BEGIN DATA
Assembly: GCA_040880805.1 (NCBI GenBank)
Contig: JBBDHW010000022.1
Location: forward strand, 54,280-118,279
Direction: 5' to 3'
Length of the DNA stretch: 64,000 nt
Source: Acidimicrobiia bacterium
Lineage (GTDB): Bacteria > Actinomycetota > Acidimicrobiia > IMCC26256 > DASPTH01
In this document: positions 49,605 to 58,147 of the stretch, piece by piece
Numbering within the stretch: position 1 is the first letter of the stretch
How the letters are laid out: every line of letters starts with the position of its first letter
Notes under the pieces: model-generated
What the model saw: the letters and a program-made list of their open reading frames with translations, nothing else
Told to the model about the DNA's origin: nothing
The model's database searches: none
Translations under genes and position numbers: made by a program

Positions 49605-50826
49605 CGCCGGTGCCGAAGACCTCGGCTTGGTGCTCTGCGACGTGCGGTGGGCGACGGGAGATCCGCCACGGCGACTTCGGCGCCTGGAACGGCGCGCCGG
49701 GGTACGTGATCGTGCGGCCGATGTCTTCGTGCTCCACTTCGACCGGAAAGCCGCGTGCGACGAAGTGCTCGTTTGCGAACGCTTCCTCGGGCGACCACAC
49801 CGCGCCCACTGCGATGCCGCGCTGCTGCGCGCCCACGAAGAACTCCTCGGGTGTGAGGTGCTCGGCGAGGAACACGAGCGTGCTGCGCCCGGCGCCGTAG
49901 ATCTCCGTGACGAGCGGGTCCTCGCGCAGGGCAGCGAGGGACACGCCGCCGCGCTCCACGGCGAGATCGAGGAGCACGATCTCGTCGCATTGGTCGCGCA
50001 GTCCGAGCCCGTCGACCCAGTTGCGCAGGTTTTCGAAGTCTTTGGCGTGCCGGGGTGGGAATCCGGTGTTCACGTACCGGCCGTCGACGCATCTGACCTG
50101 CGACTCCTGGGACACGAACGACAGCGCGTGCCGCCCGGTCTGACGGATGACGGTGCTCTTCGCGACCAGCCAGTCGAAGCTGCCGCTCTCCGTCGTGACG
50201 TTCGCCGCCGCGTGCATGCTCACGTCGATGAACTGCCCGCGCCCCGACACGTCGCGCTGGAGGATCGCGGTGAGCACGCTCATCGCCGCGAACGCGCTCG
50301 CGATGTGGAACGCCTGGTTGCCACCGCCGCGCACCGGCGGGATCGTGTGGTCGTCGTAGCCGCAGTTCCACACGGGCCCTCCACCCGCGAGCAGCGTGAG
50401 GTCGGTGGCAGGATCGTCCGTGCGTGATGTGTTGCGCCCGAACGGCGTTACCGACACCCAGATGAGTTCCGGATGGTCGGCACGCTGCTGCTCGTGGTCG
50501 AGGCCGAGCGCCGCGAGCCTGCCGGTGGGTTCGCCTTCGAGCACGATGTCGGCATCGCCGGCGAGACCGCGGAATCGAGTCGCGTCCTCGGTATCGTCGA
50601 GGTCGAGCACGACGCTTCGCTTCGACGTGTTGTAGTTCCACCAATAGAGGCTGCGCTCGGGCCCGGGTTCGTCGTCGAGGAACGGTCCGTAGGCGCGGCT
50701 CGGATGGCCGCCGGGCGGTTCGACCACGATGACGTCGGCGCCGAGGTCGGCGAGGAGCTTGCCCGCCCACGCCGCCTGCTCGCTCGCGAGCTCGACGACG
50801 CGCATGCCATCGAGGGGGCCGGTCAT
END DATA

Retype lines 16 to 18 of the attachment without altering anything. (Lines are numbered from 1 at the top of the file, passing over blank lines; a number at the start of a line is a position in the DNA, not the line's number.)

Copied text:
Positions 49605-50826
49605 CGCCGGTGCCGAAGACCTCGGCTTGGTGCTCTGCGACGTGCGGTGGGCGACGGGAGATCCGCCACGGCGACTTCGGCGCCTGGAACGGCGCGCCGG
49701 GGTACGTGATCGTGCGGCCGATGTCTTCGTGCTCCACTTCGACCGGAAAGCCGCGTGCGACGAAGTGCTCGTTTGCGAACGCTTCCTCGGGCGACCACAC